A new study by researchers at the University of Illinois at Chicago suggests that when the optineurin protein, or OPTN, is present in cells, it limits the spread of HSV-1, the herpes simplex virus of type 1.
In a “first of its kind” study, researchers also discovered a potential direct link between neurodegenerative diseases, such as Alzheimer’s disease, amyotrophic lateral sclerosis (ALS), glaucoma and the herpes virus, a said Dr Deepak Shukla, of Marion H. Schenk. Esq. Professor of ophthalmology for research on the aging eye and vice-president of research at UIC.
The research paper, “OPTN is an intrinsic host restriction factor against neuroinvasive HSV-1 infection”, led by Shukla, was recently published in the journal Natural communications.
Researchers set out to find out why HSV-1 can be fatal for people with compromised immune systems, but not for healthy people. Herpes viruses naturally infect the central nervous system and can lead to degenerative disorders of the brain and eyes, as well as encephalitis. However, in most people, the virus is suppressed during a primary infection before it can significantly damage the central nervous system.
New research suggests why HSV-1 is deleted: OPTN, a conserved autophagy receptor, selectively targets HSV-1 proteins until degradation by autophagy, explained Tejabhiram Yadavalli, co-author of the study and visiting researcher at the Department of Ophthalmology and Visualization at UIC. science.
OPTN stops the growth of the virus and it stops it by autophagy -; engulfing virus particles inside tiny vesicles called autophagosomes. The autophagy that occurs is very selective. It also makes sense for other viruses. “
Dr Deepak Shukla, the Marion H. Schenk Esq. Professor of Ophthalmology for Aging Eye Research
The researchers believe the results of this study will apply to eight different human herpesviruses.
For the study, mice whose OPTN genes were deleted were infected with ocular HSV-1. Growth of the virus was much higher in the brains of animals without OPTN, killing local neurons and ultimately leading to the death of the animal. This shows that there is faster degeneration of neurons when OPTN is not there. Further studies are planned to examine natural mutations in OPTN, such as those reported in patients with glaucoma and ALS, and how they may affect neuronal health and HSV-1 infection, Shukla explained.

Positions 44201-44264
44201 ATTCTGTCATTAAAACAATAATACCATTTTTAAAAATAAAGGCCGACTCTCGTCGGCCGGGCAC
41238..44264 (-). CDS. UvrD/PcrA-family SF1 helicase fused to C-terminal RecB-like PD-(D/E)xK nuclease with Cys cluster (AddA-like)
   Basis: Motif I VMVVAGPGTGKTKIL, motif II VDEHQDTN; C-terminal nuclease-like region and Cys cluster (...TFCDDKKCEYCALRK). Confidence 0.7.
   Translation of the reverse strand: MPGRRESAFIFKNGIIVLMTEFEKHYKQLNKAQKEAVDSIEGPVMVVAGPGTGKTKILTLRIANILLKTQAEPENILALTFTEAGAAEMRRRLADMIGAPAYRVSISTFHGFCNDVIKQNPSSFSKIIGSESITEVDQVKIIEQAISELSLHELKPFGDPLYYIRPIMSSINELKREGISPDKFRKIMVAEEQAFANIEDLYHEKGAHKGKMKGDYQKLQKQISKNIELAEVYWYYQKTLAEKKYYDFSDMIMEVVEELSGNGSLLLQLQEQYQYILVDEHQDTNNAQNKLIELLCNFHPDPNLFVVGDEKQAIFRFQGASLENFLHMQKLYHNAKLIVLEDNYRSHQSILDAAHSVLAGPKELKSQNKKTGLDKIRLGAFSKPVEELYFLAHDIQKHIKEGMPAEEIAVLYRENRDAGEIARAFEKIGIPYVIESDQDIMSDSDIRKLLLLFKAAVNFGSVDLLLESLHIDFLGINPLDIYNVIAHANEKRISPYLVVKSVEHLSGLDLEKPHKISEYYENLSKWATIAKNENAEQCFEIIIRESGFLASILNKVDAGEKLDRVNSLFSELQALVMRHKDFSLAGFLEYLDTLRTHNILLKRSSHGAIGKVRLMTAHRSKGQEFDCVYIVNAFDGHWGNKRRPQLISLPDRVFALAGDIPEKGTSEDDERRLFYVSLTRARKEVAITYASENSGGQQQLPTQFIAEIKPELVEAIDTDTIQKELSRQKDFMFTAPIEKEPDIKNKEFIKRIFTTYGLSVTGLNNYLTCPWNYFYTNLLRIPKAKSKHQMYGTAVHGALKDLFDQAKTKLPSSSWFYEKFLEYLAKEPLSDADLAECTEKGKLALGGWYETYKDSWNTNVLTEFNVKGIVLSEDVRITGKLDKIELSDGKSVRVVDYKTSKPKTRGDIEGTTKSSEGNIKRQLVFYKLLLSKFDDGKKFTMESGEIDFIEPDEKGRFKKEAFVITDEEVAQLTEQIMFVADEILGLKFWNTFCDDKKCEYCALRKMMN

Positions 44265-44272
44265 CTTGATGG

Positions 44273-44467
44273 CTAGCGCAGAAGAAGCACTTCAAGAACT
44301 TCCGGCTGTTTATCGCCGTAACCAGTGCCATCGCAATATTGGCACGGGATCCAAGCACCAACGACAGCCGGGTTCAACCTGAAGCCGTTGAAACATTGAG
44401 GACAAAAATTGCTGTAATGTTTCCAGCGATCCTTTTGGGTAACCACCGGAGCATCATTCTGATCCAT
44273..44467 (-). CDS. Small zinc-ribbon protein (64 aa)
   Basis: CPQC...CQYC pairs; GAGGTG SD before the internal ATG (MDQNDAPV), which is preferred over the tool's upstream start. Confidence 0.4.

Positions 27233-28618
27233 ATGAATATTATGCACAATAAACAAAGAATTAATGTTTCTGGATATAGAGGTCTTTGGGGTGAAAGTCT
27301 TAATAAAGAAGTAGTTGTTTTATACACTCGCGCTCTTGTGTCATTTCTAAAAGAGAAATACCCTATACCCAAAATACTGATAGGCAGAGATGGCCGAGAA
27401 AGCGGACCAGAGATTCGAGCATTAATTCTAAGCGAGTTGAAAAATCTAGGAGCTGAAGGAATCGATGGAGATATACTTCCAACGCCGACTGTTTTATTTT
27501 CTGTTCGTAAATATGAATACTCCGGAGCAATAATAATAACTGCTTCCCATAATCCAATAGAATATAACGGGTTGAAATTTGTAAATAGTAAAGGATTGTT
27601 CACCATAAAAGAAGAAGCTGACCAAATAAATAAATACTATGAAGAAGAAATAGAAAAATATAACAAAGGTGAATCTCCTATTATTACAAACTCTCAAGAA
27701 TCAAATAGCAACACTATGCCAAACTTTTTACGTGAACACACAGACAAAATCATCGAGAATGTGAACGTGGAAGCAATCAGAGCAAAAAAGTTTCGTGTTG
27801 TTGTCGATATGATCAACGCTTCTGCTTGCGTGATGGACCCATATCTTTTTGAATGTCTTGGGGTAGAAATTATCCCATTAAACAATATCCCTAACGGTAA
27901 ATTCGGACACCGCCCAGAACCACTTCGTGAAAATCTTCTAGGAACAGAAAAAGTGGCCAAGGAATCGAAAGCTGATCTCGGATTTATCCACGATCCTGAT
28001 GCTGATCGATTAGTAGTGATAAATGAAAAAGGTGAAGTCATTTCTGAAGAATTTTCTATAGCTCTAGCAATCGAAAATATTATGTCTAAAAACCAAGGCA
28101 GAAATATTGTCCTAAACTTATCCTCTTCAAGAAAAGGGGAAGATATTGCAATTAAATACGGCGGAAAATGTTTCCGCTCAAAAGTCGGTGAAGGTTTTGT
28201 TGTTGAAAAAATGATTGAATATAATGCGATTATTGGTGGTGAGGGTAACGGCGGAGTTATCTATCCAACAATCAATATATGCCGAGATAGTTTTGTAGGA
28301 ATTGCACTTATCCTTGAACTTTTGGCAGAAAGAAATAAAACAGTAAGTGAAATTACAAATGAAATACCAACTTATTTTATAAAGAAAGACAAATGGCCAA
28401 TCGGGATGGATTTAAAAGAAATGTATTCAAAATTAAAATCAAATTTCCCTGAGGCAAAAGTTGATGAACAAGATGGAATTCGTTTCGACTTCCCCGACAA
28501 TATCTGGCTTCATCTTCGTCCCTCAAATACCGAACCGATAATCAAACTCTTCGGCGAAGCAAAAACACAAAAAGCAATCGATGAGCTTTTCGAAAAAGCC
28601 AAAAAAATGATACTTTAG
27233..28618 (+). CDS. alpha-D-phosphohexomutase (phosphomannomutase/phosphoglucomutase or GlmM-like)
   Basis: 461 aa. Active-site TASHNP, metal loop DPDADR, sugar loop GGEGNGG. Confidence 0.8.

“Where you have mutated OPTN plus herpes, you have the recipe for creating disaster in terms of neurodegeneration,” said Shukla.
“The study also shows that there is an alteration in the immune response when there is an OPTN deficiency. OPTN is needed to signal an influx of appropriate immune cells to the site of infection. ‘have not, you have problems “. said Chandrashekhar Patil, also co-author of the study and visiting researcher in the Department of Ophthalmology and Visual Sciences at UIC.
Some of these problems could include neurodegenerative disorders, which the researchers believe further research may show.
“We think we will have data to show that other viruses, such as Epstein-Barr, Kaposi’s sarcoma, varicella zoster, are all going to share this mechanism because they share homologous proteins,” Shukla said.
Because the herpes virus resides in neurons forever, there is speculation that it is linked to neurodegenerative diseases. The immune system needs inflammation to constantly fight the virus, and neurons suffer some degree of damage from this continued immune response, according to Dr. Tibor Valyi-Nagy, professor of pathology, director of neuropathology at the UIC and research collaborator on the study. .
The study also showed that animals without OPTN and infected with HSV-1 after 30 days lost the ability to recognize objects. Shukla said this could indicate that having HSV-1 with an OPTN mutation could accelerate neural damage, which results in cognitive impairment.
“Part of our translational research may be how to correct issues with OPTN so that we don’t have neurodegeneration issues,” Shukla said.